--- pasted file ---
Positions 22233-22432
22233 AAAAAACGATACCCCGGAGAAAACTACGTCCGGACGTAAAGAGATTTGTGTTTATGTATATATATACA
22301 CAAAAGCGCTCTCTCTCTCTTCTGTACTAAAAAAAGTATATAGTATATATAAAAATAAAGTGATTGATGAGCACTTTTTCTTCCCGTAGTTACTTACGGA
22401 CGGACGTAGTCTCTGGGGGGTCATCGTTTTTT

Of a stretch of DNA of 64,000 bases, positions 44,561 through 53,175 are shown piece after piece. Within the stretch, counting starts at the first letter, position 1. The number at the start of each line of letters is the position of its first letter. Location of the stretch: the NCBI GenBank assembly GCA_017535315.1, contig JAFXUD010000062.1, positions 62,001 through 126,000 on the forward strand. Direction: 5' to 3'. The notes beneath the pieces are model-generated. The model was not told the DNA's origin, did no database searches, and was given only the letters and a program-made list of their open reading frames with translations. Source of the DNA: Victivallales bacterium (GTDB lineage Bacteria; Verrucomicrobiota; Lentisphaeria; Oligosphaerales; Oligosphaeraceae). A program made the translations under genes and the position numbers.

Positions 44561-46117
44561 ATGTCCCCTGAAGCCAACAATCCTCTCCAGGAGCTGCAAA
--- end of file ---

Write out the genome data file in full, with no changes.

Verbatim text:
Positions 22233-22432
22233 AAAAAACGATACCCCGGAGAAAACTACGTCCGGACGTAAAGAGATTTGTGTTTATGTATATATATACA
22301 CAAAAGCGCTCTCTCTCTCTTCTGTACTAAAAAAAGTATATAGTATATATAAAAATAAAGTGATTGATGAGCACTTTTTCTTCCCGTAGTTACTTACGGA
22401 CGGACGTAGTCTCTGGGGGGTCATCGTTTTTT

Of a stretch of DNA of 64,000 bases, positions 44,561 through 53,175 are shown piece after piece. Within the stretch, counting starts at the first letter, position 1. The number at the start of each line of letters is the position of its first letter. Location of the stretch: the NCBI GenBank assembly GCA_017535315.1, contig JAFXUD010000062.1, positions 62,001 through 126,000 on the forward strand. Direction: 5' to 3'. The notes beneath the pieces are model-generated. The model was not told the DNA's origin, did no database searches, and was given only the letters and a program-made list of their open reading frames with translations. Source of the DNA: Victivallales bacterium (GTDB lineage Bacteria; Verrucomicrobiota; Lentisphaeria; Oligosphaerales; Oligosphaeraceae). A program made the translations under genes and the position numbers.

Positions 44561-46117
44561 ATGTCCCCTGAAGCCAACAATCCTCTCCAGGAGCTGCAAA